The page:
This week we are talking about finding your authentic teaching self. In other words, its therapy time. Once upon a time, many years ago, undergraduate me didn’t understand why education programs were so focused on touchy feely stuff. Then I started to actually teach at the middle/high school level and I understood why – because teaching requires an emotional commitment, both towards your content and your students and because teaching will bring every ounce of your self-doubt and insecurity to the surface, regardless of how deep you thought you had buried it. I believe that teaching is an incredibly intense and personal act and thinking about how you teach inherently involves thinking about yourself as a person. In “Finding My Teaching Voice,” Sarah Deel stresses the importance of basing your teaching style on your personality, rather than trying to copy what other “successful” teachers do. This idea meshed with what I have already been told about teaching. During my internships for my MAED degree, teachers would always remind me that I had to find what worked for me, rather than copying what worked for someone else. Having said all that, I’m not sure that I’ve ever really spent much time thinking about my authentic teaching self, probably because to do so, I would first have to approach a much more intimidating question…

So who am I?

That’s a complicated question. Who I am sitting in a classroom of relative strangers is not the same thing as who I am when I’m with my family or my friends. Around strangers I am quiet, passive, calm reluctant to talk, (but willing when the time is right), careful with my words, not standoffish but also not engaging, humble and reserved. Around people I have known for a long time I am still humble, but also stubborn when I know (or think) I’m right. I am calm, but also passionate about people and ideas. Often times I’m still quite, but I’m also prone to be blunt, almost unreasonably argumentative, and frequently sarcastic, although also loyal and caring.

Which is the real me? Is my public persona just some front because I’m afraid that people won’t like me if I’m more open with them? Or is that quiet, reserved, guy just another facet of my personality, one that’s every bit as genuine as the one I wear around the people that I’m close with? More to the point, which persona is appropriate for my authentic teaching self? Sherri Fowler stresses the importance of being genuine and I know that my reserved self has a tendency to be superficially cool and reserved, regardless of how I actually feel.   I think that sometimes this leads me to hide my passion, especially in front of students, for fear of appearing weird. Sherri Fowler also talks about the importance of being attentive to your student’s needs.  My less reserved self is a lot more likely to accidentally say something stupid that could perpetually wreck my relationship with students or even, depending on the circumstance, cause them some level of emotional harm. On the other hand, my reserved self is a lot less likely to convey that I care about my students.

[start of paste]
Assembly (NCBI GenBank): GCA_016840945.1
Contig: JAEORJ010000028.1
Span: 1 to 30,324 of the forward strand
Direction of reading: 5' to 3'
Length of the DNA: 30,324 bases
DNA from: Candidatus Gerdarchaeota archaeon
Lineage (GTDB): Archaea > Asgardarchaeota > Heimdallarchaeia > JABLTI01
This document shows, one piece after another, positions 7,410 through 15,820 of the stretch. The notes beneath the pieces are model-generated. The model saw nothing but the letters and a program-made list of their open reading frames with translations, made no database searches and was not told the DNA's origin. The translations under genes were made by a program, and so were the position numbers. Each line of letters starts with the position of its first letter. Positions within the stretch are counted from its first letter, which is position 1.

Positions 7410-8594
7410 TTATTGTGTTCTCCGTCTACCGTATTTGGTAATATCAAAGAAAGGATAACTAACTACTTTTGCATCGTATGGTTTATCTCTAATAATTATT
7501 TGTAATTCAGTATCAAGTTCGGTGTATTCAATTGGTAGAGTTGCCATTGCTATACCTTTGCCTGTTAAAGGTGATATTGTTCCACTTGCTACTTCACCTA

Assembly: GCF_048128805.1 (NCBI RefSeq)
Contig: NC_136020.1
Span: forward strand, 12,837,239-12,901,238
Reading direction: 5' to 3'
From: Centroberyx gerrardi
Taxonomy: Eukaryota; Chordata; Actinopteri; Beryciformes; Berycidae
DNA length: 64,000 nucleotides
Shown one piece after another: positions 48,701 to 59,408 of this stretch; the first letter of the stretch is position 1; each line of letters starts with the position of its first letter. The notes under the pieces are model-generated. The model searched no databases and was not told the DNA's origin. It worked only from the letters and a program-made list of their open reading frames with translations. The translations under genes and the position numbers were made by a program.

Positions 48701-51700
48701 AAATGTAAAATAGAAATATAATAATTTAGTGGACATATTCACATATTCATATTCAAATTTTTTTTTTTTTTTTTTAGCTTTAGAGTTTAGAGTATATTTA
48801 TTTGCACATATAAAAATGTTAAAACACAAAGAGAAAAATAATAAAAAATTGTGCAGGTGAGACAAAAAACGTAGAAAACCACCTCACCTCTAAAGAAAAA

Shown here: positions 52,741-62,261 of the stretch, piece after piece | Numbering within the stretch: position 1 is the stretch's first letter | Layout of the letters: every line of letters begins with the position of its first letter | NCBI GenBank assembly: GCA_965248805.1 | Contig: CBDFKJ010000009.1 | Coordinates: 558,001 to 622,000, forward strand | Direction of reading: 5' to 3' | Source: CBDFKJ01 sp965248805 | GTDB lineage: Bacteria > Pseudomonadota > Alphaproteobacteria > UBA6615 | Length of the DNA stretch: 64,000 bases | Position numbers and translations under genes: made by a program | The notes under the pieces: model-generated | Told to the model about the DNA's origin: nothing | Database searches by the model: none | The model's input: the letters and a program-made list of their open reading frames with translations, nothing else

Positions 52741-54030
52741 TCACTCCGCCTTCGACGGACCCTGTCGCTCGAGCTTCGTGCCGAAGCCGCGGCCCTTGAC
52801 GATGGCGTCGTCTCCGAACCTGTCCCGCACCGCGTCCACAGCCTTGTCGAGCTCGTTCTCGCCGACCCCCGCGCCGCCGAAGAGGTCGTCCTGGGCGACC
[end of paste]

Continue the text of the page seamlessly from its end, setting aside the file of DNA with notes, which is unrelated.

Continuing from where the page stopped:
Maybe I’m oversimplifying all of this. One of the reoccurring themes from my readings and research in history is that binaries tend to oversimplify and obscure. In reality, my self is probably a shifting continuum, changing with each circumstance. The question then, is where I need to fall on that continuum when I’m in the classroom and how to go about making sure that I wind up where I need to be. I know that I will be humble, calm, and a little bit reserved, because quite frankly I think I’m incapable of anything else. I know that I will need to embrace my social awkwardness so that I can be genuine and engaging with my students, while still retaining enough social anxiety to keep me from saying something that I shouldn’t say. I also know that I will need to convey my passion, both for history and for my students, but I also know that I will convey this passion in a calm, reserved way. Moving beyond the touchy-feely aspects of my teaching self, I know that discussion will be a major part of my classroom time, because I don’t have the speaking chops to consistently pull off an engaging lecture. Moreover, I know that my classes will have a heavy focus on concepts and critical thinking, because I tend to think analytically, but also because I believe this will help my students develop skills that will hopefully make them better citizens, and, God willing, make this world a better place.

Of course, finding my authentic teaching self is only half the battle. The other half is actually making this self a reality in the classroom. Theory is inherently simpler than practice and I believe the next step will be to determine the routines, both inside and outside of the classroom, that will help me make my teaching self a reality.

Grading and Society

Grading: it’s probably the aspect of educating that all teachers (from elementary strait through university) like the least. Yet at the same time we all seem to assume that grading is both essential and inevitable, even as we may question our ability to reduce our understanding of a student’s learning into an easily quantifiable number, letter or rank. Virtually all of this week’s readings challenged the assumption that grades are essential for student learning, and in fact, many of the readings argued that grades are not only inaccurate, prone to bias and generally unhelpful, but also actively toxic to the learning process. I can’t say that I found any of this all that surprising. I already knew that it is difficult to assess the kind of higher order thinking which should be an important part of a college education (or any education really). I’ve also already seen how a focus on grades often keeps students from engaging in the material at a deeper level. As a matter of fact, every week as we talk about innovate learning techniques that can help our students think at a deeper level, I can’t help but think of that student on the front row raising their hand and asking if this is going to be on the test.